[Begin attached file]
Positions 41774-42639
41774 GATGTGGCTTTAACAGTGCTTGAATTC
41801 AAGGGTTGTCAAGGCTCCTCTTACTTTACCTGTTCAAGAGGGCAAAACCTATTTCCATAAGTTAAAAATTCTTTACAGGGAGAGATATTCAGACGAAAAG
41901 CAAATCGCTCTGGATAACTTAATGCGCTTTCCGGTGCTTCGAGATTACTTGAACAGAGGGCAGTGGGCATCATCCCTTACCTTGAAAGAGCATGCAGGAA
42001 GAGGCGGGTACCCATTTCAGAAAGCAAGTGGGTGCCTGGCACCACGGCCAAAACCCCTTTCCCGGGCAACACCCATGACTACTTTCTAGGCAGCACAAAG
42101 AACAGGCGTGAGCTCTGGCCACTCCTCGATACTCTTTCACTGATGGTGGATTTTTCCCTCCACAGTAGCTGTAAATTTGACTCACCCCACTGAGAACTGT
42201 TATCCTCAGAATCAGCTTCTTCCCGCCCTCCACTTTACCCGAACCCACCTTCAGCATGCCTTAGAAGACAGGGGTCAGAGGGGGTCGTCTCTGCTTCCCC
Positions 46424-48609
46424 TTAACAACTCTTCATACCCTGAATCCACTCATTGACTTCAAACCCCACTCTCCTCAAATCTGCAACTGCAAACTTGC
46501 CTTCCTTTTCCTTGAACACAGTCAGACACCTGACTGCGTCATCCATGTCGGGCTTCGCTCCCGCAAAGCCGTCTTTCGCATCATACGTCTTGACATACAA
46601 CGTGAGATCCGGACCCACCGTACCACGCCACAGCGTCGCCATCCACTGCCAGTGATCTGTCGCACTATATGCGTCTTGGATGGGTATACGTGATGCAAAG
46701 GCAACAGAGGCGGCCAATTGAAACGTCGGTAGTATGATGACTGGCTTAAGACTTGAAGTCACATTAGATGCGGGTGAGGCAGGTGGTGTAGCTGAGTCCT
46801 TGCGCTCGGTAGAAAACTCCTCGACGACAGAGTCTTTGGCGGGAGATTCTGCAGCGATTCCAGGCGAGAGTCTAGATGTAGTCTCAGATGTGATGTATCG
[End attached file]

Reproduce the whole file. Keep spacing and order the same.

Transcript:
Positions 41774-42639
41774 GATGTGGCTTTAACAGTGCTTGAATTC
41801 AAGGGTTGTCAAGGCTCCTCTTACTTTACCTGTTCAAGAGGGCAAAACCTATTTCCATAAGTTAAAAATTCTTTACAGGGAGAGATATTCAGACGAAAAG
41901 CAAATCGCTCTGGATAACTTAATGCGCTTTCCGGTGCTTCGAGATTACTTGAACAGAGGGCAGTGGGCATCATCCCTTACCTTGAAAGAGCATGCAGGAA
42001 GAGGCGGGTACCCATTTCAGAAAGCAAGTGGGTGCCTGGCACCACGGCCAAAACCCCTTTCCCGGGCAACACCCATGACTACTTTCTAGGCAGCACAAAG
42101 AACAGGCGTGAGCTCTGGCCACTCCTCGATACTCTTTCACTGATGGTGGATTTTTCCCTCCACAGTAGCTGTAAATTTGACTCACCCCACTGAGAACTGT
42201 TATCCTCAGAATCAGCTTCTTCCCGCCCTCCACTTTACCCGAACCCACCTTCAGCATGCCTTAGAAGACAGGGGTCAGAGGGGGTCGTCTCTGCTTCCCC
Positions 46424-48609
46424 TTAACAACTCTTCATACCCTGAATCCACTCATTGACTTCAAACCCCACTCTCCTCAAATCTGCAACTGCAAACTTGC
46501 CTTCCTTTTCCTTGAACACAGTCAGACACCTGACTGCGTCATCCATGTCGGGCTTCGCTCCCGCAAAGCCGTCTTTCGCATCATACGTCTTGACATACAA
46601 CGTGAGATCCGGACCCACCGTACCACGCCACAGCGTCGCCATCCACTGCCAGTGATCTGTCGCACTATATGCGTCTTGGATGGGTATACGTGATGCAAAG
46701 GCAACAGAGGCGGCCAATTGAAACGTCGGTAGTATGATGACTGGCTTAAGACTTGAAGTCACATTAGATGCGGGTGAGGCAGGTGGTGTAGCTGAGTCCT
46801 TGCGCTCGGTAGAAAACTCCTCGACGACAGAGTCTTTGGCGGGAGATTCTGCAGCGATTCCAGGCGAGAGTCTAGATGTAGTCTCAGATGTGATGTATCG